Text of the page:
A sparing script immerses the viewer in the working-class environ of God’s Pocket, allowing impeccable editing, whiplash choreography and top-notch silent acting to take centre stage.
It’s Hendricks who steals the show. Despite barely uttering a word she speaks volumes with every glance. Compositions work hard too; Jeannie (Hendricks) and husband Mickey (Hoffman) are so detached from one another they’re rarely in the same shot.
Scene-stealing minor characters stop just short of caricature and are rendered unforgettable in standout walk-ons which contribute to the film’s several surprises; some gleeful, others baffling and, ultimately, just plain unexpected.
John Slattery’s casting Hoffman in what will now be one of his final performances may have raised the stakes for the Mad Men star’s feature-length directorial debut, but thankfully God’s Pocket doesn’t disappoint. Successfully combining criminal corruption, murder mystery, small-town eccentricity, ultra-violence and black comedy sounds an impossible feat – but of course Roger Sterling’s the man to pull it off.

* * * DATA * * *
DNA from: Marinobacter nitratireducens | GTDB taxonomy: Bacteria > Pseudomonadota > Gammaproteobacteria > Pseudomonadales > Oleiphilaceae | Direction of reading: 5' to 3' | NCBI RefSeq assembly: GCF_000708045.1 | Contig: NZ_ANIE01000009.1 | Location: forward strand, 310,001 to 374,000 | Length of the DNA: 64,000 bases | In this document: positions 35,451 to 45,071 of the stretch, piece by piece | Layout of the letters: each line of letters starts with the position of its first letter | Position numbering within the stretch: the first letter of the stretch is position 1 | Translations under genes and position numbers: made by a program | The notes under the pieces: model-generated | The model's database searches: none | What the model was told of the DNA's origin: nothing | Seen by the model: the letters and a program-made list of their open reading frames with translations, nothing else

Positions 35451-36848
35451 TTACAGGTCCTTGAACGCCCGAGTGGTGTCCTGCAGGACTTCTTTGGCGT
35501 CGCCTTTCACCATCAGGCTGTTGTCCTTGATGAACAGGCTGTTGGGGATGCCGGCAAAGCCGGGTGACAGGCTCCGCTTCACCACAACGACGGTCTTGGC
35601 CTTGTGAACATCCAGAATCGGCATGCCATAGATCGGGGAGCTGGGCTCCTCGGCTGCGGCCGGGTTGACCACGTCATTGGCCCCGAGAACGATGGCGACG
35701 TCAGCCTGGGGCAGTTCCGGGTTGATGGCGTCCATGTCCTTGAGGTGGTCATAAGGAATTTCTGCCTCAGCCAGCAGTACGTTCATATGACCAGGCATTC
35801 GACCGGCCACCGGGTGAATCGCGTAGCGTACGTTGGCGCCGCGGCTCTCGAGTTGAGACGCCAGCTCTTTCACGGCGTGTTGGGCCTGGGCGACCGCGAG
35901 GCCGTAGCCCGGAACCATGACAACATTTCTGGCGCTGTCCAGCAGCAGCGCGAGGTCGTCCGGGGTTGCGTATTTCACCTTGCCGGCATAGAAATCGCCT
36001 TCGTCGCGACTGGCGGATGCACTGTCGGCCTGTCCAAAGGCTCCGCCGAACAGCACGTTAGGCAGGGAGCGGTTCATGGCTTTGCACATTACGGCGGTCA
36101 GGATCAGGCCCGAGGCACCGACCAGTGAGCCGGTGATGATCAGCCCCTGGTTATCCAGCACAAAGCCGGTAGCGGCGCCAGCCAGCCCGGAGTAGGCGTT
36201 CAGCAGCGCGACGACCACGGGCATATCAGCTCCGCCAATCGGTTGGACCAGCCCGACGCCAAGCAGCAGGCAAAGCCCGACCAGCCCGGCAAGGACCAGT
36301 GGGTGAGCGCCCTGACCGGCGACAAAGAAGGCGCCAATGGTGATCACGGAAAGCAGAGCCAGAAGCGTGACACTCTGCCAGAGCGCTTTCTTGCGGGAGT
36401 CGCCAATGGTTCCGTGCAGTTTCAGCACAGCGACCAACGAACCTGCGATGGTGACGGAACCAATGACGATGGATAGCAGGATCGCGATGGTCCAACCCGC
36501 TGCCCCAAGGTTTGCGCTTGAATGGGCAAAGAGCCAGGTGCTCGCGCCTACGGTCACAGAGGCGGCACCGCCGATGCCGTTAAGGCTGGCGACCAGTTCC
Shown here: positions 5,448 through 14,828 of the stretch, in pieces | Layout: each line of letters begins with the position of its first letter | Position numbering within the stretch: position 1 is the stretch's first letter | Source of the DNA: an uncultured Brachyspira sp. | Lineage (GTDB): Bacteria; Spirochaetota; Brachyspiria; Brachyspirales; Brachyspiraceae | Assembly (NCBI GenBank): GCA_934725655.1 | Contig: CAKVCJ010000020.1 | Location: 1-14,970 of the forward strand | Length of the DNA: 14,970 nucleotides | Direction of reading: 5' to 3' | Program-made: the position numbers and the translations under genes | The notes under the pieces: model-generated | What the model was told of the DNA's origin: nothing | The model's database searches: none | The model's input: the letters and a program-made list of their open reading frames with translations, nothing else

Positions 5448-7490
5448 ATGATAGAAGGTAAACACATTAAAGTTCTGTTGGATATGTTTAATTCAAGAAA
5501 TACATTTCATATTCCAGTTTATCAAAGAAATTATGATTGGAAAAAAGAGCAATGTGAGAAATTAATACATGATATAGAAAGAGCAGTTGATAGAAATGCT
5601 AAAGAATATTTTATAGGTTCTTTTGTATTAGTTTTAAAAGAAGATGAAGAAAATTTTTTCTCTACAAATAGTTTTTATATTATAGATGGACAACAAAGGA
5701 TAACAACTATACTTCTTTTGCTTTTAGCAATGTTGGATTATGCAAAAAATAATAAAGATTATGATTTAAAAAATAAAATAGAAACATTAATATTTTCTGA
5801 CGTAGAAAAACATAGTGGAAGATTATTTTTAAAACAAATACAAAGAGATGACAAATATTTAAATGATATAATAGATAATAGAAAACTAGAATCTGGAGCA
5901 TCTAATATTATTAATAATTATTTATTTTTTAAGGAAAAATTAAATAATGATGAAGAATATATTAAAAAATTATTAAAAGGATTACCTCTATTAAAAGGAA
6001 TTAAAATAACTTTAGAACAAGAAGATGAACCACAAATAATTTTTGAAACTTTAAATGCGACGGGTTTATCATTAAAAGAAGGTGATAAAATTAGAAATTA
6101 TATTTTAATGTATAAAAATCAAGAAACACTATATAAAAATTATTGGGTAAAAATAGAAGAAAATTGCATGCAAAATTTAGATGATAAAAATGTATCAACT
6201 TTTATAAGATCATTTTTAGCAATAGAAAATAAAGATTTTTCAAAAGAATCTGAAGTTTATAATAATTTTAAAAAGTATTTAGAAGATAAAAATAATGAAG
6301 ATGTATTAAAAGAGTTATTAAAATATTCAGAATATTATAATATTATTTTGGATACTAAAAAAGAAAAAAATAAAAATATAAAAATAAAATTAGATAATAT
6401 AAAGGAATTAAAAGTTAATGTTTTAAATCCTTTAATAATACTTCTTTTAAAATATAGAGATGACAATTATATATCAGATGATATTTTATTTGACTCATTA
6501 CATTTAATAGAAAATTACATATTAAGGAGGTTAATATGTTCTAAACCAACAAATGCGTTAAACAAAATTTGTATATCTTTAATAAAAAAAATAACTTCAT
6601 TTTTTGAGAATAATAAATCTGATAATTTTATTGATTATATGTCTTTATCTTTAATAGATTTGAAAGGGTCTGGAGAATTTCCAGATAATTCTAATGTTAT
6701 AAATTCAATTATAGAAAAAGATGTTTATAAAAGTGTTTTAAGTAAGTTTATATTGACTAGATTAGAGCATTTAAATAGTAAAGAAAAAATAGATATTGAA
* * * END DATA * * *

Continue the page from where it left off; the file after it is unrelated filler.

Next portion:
CAST: Philip Seymour Hoffman, Christina Hendricks, Eddie Marsan, Richard Jenkins, John Turturro
DIRECTOR: John Slattery
WRITERS: Alex Metcalf and John Slattery (screenplay), Pete Dexter (novel)
SYNOPSIS: After the death of his wife’s son Leon, Mickey (Hoffman) must pull together the funds for a funeral while navigating the corruption and secrecy of God’s Pocket. A reluctant alcoholic journalist (Jenkins) is tasked with getting to the bottom of Leon’s death.